No, not traffic cop ticket-writing quotas: Government-mandated quotas for hiring criminals. We’re that close to them.
The latest decrees, from the Equal Employment Opportunity Commission (EEOC) and the Office of Federal Contract Compliance Programs (OFCCP), would virtually prohibit employers from using criminal background checks to screen job applicants. But unlike earlier passivity, the outrage from employers is now actually provoking a rebellion, including the improbable combination of BMW and Dollar General stores—both of which are united in their need for trustworthy employees.
The civil rights grievance industry’s claim is that such checks produce an illegal “disparate impact” against black and Hispanic job applicants, thus perpetuating discrimination against them. Under this theory, a facially neutral practice (e.g., requiring a college degree) may be declared discriminatory if it produces sufficiently discriminatory results. (An employer would then bear the burden of proof in arguing its requirement was justified.) If a job offer is made, the applicant might well be disqualified (perhaps following litigation) for having committed a job-related crime.
Conservative office-holders remained silent about this bizarre policy. Certainly, conservatives (with the honorable exception of IRS huntress Cleta Mitchell) did not press this as a major point against the confirmation of Thomas Perez as Secretary of Labor, whose office would enforce this policy toward private federal contractors. (I made the case against the Obama Administration policy and Perez nomination, here and here.) Fortunately, a federal district court judge, (a Bush 43 appointee) has put the kabosh (link no longer available) on one EEOC suit against a company that provides services for events such as conventions, in a quite spectacular way. Perhaps the judge’s stern words may buck up spineless legislators, who have long ceased to speak to fellow Americans as this judge urges.
Issuing a summary judgment in favor of the Freeman company, Maryland federal district court Judge Roger W. Titus accused the EEOC of committing “an egregious example of scientific dishonesty” in its presentation of the data. In “cherry-picking” numbers, the EEOC statistical submission contained a “mind-boggling number of errors.” Unfortunately, this conviction of “scientific dishonesty” will not prevent the statistical consultant from violating EEOC’s own criminal background check requirements, when they hire him again.
But it gets worse for numbers-driven law enforcement:
The story of the present action has been that of a theory in search of facts to support it. But there are simply no facts here to support a theory of disparate impact resulting from any identified, specific practice of the Defendant.
Indeed, any rational employer in the United States [87% of whom use criminal-background checks in hiring] should pause to consider the implications of actions of this nature brought based upon such inadequate data. By bringing actions of this nature, the EEOC has placed many employers in the “Hobson’s choice” of ignoring criminal history and credit background, thus exposing themselves to potential liability for criminal and fraudulent acts committed by employees, on the one hand, or incurring the wrath of the EEOC for having utilized information deemed fundamental by most employers. Something more, far more, than what is relied upon by the EEOC in this case must be utilized to justify a disparate impact claim based upon criminal history and credit checks. To require less, would be to condemn the use of common sense, and this is simply not what the discrimination laws of this country require.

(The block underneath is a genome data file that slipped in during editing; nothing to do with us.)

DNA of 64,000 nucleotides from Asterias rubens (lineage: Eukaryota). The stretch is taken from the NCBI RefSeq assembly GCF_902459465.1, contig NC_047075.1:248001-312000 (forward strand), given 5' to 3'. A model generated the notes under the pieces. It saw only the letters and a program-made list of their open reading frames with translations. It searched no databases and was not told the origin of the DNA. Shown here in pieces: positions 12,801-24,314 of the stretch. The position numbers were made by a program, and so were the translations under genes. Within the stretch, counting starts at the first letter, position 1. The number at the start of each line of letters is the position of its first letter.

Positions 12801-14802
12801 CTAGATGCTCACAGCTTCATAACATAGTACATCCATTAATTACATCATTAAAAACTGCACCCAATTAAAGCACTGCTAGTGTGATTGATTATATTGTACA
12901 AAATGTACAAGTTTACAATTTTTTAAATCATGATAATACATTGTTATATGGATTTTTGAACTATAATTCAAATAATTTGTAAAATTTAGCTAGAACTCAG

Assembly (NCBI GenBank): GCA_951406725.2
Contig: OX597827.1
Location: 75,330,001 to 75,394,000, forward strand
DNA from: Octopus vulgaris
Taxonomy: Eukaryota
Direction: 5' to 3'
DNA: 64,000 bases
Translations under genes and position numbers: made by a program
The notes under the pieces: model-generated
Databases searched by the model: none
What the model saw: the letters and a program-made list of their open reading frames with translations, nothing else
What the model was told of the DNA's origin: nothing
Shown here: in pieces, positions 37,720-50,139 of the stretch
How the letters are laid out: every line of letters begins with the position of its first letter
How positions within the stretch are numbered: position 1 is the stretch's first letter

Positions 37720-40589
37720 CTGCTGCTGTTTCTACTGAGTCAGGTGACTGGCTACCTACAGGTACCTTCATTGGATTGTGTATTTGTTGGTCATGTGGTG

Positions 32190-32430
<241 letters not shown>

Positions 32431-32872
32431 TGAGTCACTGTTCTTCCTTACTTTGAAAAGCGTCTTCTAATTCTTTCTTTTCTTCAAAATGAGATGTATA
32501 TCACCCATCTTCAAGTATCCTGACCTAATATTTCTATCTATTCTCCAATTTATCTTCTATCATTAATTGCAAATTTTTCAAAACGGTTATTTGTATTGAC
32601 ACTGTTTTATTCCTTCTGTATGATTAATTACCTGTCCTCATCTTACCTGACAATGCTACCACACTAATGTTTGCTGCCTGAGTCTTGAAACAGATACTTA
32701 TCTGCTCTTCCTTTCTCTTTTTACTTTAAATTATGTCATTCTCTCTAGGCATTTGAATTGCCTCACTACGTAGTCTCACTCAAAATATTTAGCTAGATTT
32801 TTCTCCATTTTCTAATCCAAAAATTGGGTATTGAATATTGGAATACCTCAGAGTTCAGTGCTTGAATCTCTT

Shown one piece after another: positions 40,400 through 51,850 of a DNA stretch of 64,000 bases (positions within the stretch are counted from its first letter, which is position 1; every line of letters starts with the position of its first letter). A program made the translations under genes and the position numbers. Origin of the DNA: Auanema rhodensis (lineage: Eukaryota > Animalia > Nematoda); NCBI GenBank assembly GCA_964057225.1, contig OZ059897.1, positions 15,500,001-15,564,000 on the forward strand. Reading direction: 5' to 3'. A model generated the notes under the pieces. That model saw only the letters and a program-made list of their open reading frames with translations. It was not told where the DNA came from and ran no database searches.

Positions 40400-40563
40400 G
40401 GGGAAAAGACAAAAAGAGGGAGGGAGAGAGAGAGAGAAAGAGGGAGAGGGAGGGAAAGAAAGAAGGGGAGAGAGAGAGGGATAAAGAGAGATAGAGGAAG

Shut up, EEOC, the judge explained! What a radical legal idea: “common sense”! Civil rights enforcement would be revolutionized for the benefit of all, were this to become the new standard. While statistical consultants of the sort relied on by EEOC might protest a disparate impact on their employment, the country would be benefited immensely.
Some further background may highlight the absurdity of what the EEOC has done. In a letter to the Wall Street Journal, an EEOC spokesperson insisted on the moderate nature of the reform, by hiding behind the robes of now-Justice Clarence Thomas.
In 1987, under then-Chairman Clarence Thomas, during the Reagan administration, the EEOC issued guidance to employers that use background checks about how to do so lawfully in accordance with Title VII. Guidance on the subject was also issued in 1990 under Chairman Evan Kemp, during the George H.W. Bush administration. Last year, the commission updated the guidance; however, it by no means marks a sea change in EEOC practice or policy.
Donald R. Livingston, who was EEOC General Counsel under the late Chairman Kemp, would do more than beg to differ; he was on the legal team that represented Freeman.
What we are seeing in the EEOC’s radicalization of civil rights enforcement is the culmination of a mentality that employers must function as charities, providing a “living wage,” health care, and now jobs for the most marginally unemployable. Such abuse of the law deflects us from developing true social justice. American society does suffer from racial stereotypes, as we saw from presidential candidate Barack Obama’s 2008 repetition of the absurd urban myth that more black men are in prison than in college. Criminal background checks enable workplaces where racial and other myths meet their just exposure.